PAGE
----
• wonder "wow, that's really cool! How did they do that?"
  • kvetch "I wish they had done X instead!"

While these thoughts would lead to pain and frustration in any other environment, not so in Morphic.

If you want to blow your mind, become a god in a Morphic world:

  1. Launch a Pharo image, and click on the background (which is actually the "World") to bring up the world menu:

    alt text

  2. Bring up the "halos" on one of the menu options (shift-alt-click on my Mac): alt text

  3. Drag the "Pick Up" halo (top-middle) and drop it somewhere in the world: alt text

  4. Enjoy your menu item which is now available wherever you want it: alt text

Seriously, click it and watch the Browser open!!

Ever have an option you always use that a vendor has buried three-menu-levels deep? Could this be useful?! This is a glimpse of the power of a live direct GUI environment like Morphic.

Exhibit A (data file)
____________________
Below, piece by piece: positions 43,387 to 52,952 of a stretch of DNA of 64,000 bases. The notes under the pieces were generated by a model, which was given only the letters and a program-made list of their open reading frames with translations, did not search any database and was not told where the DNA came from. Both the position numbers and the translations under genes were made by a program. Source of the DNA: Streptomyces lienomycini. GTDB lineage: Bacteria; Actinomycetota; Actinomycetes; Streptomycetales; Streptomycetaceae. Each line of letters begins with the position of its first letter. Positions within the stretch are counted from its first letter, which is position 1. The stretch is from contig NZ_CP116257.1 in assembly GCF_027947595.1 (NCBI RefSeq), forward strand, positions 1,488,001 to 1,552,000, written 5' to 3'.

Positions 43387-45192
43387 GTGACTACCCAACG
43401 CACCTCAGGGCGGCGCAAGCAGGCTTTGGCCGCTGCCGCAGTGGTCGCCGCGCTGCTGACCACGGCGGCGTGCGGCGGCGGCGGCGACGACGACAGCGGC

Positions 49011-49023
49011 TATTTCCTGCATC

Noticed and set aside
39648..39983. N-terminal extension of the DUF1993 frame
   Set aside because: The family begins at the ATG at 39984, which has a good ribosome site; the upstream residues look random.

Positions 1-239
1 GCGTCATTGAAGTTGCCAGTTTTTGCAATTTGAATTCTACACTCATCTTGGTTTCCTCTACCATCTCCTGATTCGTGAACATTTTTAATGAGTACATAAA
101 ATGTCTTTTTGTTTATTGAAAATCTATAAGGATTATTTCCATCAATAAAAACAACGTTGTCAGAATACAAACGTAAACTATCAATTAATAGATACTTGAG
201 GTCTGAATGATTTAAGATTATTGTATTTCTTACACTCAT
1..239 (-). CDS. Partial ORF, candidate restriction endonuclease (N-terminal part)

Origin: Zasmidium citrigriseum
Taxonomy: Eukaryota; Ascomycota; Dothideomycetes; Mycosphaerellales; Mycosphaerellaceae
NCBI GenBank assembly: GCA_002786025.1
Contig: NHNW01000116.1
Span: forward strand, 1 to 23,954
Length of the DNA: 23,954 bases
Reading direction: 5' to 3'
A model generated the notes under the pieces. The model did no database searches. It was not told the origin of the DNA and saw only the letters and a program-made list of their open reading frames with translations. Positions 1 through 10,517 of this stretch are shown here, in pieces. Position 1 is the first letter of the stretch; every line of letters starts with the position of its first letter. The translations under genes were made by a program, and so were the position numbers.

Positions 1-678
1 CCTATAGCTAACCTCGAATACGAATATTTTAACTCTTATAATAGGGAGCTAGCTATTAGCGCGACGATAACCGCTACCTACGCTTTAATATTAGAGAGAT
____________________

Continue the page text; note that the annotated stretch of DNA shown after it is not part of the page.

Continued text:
If you're intrigued, read John Maloney & Randall Smith's paper Directness and Liveness in the Morphic User Interface Construction Environment

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  • Thanks for the answer and the link. There is not a lot online about Morphic. The little that I have found just gushes how it is awesome, without a reference to back it up (Wikipedia no less). – Stephen Feb 21 '14 at 19:32
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    Try googling "morphic self". The Self language is where Morphic was invented (Squeak/Pharo/LievelyKernel's Morphic are ports). I only really understood the principles (if I do now ha ha) when I studied the works of the original authors. – Sean DeNigris Mar 7 '14 at 18:54
  • Morphic is perfect for live coding. That is a mapping such that when code is changed the output on screen change and if morphs on screen is changed the values in the code is changed. – user985399 Oct 23 '19 at 22:49
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The title do not map your question, so I answer your question and not the title.